Chargeable equity and liabilities: excluded equity and liabilities: protected deposits: FSCS and comparable schemes
The Financial Services Compensation Scheme (FSCS)
The FSCS performs the function of a deposit insurance scheme in the United Kingdom. The aim of having a deposit insurance scheme is to insure depositors’ savings against the failure of the bank or other financial institution.
The key features of the FSCS are:
- It is the statutory fund of last resort for customers of financial services firms - the FSCS can pay compensation to consumers if a firm is unable, or likely to be unable, to pay claims against it. In general this is when a firm has stopped trading, and has insufficient assets to meet claims, or is in insolvency.
- The FSCS is funded by the financial services industry. Every firm authorised by the FSA is obliged to pay an annual levy, which goes towards compensation payments.
- Consumers are not charged for the cover.
- The deposit compensation limit per person per institution is £85,000 (for claims against firms declared in default from 31 December 2010).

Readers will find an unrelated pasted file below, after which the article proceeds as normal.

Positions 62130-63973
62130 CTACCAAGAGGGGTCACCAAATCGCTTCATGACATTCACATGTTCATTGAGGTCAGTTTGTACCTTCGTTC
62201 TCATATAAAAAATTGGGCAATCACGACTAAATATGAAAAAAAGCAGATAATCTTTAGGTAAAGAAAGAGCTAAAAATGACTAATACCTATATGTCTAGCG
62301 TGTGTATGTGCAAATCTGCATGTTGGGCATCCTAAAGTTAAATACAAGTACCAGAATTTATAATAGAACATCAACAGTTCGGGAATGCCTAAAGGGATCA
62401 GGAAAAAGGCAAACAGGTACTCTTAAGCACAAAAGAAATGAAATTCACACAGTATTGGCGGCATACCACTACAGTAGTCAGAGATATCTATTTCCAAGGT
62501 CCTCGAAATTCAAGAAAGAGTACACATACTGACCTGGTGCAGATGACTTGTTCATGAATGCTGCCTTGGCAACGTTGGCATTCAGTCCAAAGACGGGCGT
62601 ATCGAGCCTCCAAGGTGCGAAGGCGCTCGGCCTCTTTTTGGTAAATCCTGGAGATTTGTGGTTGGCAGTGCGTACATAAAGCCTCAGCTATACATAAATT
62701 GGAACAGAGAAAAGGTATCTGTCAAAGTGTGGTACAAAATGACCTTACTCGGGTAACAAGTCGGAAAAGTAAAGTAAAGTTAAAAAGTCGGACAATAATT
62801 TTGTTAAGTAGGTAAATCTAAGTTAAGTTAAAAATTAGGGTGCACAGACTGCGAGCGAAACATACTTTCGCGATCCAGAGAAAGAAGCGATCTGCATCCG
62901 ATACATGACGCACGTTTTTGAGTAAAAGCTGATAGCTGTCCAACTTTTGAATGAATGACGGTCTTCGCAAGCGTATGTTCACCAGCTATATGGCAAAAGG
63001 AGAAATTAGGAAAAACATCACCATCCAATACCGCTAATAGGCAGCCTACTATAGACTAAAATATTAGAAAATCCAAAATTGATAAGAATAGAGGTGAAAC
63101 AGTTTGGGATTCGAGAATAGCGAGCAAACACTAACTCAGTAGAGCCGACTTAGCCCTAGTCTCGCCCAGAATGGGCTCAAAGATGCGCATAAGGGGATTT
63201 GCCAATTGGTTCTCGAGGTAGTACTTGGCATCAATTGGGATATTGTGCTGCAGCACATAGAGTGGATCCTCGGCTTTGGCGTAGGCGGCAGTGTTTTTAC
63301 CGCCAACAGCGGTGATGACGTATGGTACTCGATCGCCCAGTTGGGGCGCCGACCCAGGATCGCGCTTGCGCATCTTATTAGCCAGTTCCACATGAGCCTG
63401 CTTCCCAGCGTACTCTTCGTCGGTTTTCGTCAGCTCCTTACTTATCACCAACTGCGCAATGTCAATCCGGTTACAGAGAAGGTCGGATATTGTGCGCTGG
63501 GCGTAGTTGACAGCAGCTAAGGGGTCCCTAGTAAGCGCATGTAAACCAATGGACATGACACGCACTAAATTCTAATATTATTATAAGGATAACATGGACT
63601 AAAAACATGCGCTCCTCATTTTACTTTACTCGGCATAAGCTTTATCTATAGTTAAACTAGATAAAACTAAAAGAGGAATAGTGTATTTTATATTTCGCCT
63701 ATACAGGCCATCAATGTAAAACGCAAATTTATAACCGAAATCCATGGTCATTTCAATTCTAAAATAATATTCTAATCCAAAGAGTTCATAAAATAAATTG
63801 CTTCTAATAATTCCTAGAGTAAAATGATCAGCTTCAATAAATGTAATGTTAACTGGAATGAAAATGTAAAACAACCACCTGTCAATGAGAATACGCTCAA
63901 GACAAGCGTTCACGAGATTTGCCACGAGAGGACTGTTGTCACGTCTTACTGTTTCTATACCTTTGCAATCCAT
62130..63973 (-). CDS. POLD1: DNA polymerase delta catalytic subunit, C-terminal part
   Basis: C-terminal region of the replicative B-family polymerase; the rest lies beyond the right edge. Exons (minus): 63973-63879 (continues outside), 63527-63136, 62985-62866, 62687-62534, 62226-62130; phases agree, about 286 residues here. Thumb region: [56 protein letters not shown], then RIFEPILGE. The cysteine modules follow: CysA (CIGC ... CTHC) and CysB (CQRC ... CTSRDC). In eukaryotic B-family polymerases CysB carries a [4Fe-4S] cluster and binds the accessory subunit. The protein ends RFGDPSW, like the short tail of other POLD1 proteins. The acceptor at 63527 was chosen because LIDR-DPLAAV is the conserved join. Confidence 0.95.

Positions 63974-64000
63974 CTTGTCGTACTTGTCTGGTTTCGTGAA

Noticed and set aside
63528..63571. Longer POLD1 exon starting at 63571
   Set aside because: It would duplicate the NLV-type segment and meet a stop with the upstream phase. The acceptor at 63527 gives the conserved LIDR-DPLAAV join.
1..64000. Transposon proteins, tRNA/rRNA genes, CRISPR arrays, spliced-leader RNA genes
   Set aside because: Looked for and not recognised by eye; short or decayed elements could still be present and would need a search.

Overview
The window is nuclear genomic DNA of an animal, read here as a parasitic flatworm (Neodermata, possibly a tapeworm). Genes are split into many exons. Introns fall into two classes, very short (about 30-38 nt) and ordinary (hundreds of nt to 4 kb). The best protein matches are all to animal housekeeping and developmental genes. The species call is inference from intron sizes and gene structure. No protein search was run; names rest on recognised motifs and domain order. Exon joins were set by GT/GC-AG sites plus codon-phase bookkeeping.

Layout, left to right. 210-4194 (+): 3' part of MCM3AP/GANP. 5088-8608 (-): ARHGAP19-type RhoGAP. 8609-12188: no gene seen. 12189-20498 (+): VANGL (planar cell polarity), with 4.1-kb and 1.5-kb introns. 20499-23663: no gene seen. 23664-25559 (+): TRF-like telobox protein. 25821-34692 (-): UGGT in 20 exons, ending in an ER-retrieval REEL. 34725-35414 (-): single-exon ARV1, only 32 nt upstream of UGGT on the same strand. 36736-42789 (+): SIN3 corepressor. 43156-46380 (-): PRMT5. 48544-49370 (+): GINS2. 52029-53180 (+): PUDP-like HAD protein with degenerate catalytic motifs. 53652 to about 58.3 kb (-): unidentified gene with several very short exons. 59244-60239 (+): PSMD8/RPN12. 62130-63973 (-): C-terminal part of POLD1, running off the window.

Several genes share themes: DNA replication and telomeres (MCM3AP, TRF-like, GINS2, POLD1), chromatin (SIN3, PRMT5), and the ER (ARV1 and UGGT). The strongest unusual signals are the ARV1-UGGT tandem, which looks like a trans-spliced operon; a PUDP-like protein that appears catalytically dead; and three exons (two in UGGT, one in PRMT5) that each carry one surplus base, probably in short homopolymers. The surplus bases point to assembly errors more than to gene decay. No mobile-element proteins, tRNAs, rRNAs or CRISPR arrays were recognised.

- If the account is a joint account, the monies are assumed to be split equally and attributed to the individuals.
- The scheme covers deposits in any currency.
- Private individuals, small businesses and small companies are protected by the scheme.
- Fee calculation: “The amount levied for compensation payments is the amount of compensation paid plus an estimate of the compensation costs we expect to pay in the 12 months following the levy date, assumed to be 1 July each year, allowing for any retained fund balances. The management expenses levy is subject to an annual limit but is based on our budget requirements for each year.”